The names of former Israeli Prime Minister Golda Meir and U.K. Prime Minister Margaret Thatcher are familiar as prominent symbols of strong female leadership in times when women heads of state were rare. By 2015, however, the number of female leaders of nations reached 19, according to the United Nations. On July 13, British Home Secretary Theresa May joined the club by replacing outgoing U.K. Prime Minister David Cameron, becoming the U.K.’s second female prime minister after Thatcher. As America waits to see if Democratic candidate Hillary Clinton becomes the country’s first female president in the November 2016 election, provides eight examples of current and former non-Jewish female heads of state, their relations with Israel and the Jewish community, and how they embody tikkun olam—the Jewish value of repairing the world.

British-Jewish and pro-Israel groups are congratulating Home Secretary Theresa May for winning the leadership of the Conservative Party and replacing outgoing United Kingdom Prime Minister David Cameron, who resigned following the U.K.’s decision to leave the European Union in the Brexit referendum last month. May takes over the role after all other candidates for the Conservative leadership exited the race earlier in the week, and after Cameron expedited his resignation to Wednesday, July 13. May’s ascension to the post has been viewed positively by the Jewish and pro-Israel communities due to her record of support for those sectors. “Israel can rest assured that a U.K. led by Theresa May will be there in its moments of need,” said British lawmaker MP Eric Pickles, the parliamentary chairman of the Conservative Friends of Israel group.

One year after they signed a nuclear deal with world powers, the Iranians are secretly attempting to procure illicit nuclear technology and equipment. So says Germany’s domestic intelligence agency. It appears that the mullahs are supremely confident that America and the West will do nothing to enforce the agreement. Looking back on the Iran deal and the singular role Iran’s American lobby—the National Iranian American Council—played in the formulation and promotion of the agreement, it’s clear that Iranian Supreme Leader Ayatollah Ali Khamenei’s past experience with President Barack Obama has given him good reason to believe the current U.S. administration will continue to play ball, writes columnist Ziva Dahl.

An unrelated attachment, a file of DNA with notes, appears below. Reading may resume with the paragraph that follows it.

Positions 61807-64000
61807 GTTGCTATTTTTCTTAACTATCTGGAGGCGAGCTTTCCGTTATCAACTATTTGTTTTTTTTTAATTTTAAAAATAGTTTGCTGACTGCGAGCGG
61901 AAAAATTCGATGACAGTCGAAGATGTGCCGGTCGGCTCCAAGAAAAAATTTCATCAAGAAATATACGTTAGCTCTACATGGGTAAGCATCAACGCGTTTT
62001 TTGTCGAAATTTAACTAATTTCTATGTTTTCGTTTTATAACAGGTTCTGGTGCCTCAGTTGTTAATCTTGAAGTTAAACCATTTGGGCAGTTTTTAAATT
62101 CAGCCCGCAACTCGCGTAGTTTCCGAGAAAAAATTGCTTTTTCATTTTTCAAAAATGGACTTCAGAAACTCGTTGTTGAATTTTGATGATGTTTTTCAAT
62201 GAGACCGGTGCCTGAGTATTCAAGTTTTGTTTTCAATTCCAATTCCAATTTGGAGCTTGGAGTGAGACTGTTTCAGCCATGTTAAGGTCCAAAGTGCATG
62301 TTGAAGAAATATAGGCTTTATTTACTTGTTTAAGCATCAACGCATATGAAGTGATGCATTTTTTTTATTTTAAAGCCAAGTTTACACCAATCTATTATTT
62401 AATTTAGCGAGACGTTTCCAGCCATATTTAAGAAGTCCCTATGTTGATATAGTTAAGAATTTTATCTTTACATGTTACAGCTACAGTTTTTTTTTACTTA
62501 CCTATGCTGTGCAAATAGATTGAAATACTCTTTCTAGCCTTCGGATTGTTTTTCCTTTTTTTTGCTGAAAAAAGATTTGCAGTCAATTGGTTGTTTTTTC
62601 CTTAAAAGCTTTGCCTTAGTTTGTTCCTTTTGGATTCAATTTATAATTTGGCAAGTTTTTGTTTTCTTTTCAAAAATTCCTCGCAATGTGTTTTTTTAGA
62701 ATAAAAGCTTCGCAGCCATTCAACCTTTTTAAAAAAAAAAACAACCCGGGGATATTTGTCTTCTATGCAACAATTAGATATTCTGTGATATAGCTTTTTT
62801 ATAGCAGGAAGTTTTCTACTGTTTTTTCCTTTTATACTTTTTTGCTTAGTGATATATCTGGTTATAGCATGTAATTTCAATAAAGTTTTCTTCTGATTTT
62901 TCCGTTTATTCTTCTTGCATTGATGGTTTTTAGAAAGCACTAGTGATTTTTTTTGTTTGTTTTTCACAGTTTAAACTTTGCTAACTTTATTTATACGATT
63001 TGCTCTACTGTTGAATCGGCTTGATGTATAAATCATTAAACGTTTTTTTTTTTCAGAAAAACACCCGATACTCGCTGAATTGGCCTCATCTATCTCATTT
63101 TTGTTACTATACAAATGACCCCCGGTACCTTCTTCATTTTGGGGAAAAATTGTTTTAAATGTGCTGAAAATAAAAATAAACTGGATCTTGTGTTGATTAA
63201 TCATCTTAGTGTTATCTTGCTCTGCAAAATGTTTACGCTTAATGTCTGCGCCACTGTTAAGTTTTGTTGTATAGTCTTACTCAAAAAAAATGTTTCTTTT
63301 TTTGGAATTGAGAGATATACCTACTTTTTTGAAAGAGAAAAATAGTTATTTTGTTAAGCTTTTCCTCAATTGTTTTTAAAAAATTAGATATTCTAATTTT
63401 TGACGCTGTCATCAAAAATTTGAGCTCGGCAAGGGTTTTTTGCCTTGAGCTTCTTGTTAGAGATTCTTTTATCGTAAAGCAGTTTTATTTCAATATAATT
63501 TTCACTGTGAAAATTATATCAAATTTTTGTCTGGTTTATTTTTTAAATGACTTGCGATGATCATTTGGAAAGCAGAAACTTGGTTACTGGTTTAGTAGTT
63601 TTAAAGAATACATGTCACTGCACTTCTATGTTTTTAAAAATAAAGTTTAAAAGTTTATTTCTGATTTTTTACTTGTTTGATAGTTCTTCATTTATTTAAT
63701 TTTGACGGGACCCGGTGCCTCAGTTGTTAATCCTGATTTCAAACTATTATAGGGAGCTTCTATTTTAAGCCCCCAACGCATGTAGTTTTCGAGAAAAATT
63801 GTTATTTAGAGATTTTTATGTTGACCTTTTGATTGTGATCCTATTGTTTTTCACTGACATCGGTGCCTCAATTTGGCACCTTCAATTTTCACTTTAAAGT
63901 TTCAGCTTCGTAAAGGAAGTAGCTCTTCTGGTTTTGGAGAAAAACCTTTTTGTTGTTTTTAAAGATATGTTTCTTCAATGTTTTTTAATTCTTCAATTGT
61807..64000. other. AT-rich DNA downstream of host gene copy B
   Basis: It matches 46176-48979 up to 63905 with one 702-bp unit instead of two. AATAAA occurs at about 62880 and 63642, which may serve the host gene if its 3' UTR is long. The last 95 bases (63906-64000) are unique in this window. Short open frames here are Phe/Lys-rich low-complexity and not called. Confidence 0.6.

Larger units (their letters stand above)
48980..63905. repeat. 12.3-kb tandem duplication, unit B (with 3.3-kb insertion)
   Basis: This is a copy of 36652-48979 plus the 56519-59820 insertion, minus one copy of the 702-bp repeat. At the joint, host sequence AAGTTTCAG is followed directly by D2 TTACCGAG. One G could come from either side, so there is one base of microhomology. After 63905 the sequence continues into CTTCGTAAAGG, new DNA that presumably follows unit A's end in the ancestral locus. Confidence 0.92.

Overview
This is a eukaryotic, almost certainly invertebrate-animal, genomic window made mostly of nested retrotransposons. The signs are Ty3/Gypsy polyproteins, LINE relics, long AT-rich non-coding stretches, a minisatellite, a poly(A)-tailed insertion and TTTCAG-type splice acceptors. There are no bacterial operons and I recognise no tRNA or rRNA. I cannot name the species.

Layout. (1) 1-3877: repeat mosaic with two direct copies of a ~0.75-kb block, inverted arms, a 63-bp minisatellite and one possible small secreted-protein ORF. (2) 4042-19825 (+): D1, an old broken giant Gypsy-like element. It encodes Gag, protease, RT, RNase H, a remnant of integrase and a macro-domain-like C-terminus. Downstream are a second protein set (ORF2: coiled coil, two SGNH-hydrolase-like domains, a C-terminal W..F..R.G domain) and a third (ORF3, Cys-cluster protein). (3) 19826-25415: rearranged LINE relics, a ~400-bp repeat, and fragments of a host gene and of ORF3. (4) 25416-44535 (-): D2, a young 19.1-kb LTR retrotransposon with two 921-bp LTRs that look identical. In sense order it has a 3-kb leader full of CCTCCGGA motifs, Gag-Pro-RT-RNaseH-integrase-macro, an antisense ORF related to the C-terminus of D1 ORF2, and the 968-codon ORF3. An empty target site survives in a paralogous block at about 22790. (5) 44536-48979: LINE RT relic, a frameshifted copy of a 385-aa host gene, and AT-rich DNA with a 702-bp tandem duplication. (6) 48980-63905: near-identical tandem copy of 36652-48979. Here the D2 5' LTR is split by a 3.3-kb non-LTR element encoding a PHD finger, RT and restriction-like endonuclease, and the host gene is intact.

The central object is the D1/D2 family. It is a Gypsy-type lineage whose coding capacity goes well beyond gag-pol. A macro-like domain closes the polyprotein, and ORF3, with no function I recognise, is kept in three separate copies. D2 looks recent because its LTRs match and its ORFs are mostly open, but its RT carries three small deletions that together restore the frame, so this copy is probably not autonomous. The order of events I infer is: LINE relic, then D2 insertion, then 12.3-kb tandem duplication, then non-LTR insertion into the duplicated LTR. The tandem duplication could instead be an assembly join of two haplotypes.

The nuclear agreement signed on July 14, 2015, between Iran and the P5+1 powers—the United States, the United Kingdom, France, China, Russia, and Germany—was a watershed event in international diplomacy and a key moment for U.S. President Barack Obama, who staked his legacy on the deal’s success. One year later, should world nations, and perhaps most notably Israel, still view the Islamic Republic as a nuclear threat? Ilan Berman, vice president of the American Foreign Policy Council think tank, told that the Iranians “remain within the letter of the agreement but not the spirit” of the deal. “They have been a little more transparent in their nuclear processes, but it has not fundamentally changed Iranian behavior,” he said, alluding to Iran’s continued military buildup; support for terrorist organizations; and hostility towards Israel, the U.S., and America’s Arab allies.

At a memorial in Rwanda to the victims of the 1994 genocide, Israeli Prime Minister Benjamin Netanyahu this week wrote in the visitors’ book that he was “reminded of the haunting similarities to the genocide of our own people.” Certainly all instances of genocide have some characteristics in common. But perhaps the most compelling analogy between the Holocaust and the Rwandan slaughter concerns the international community’s apathetic response to the news of those genocides, writes historian Rafael Medoff.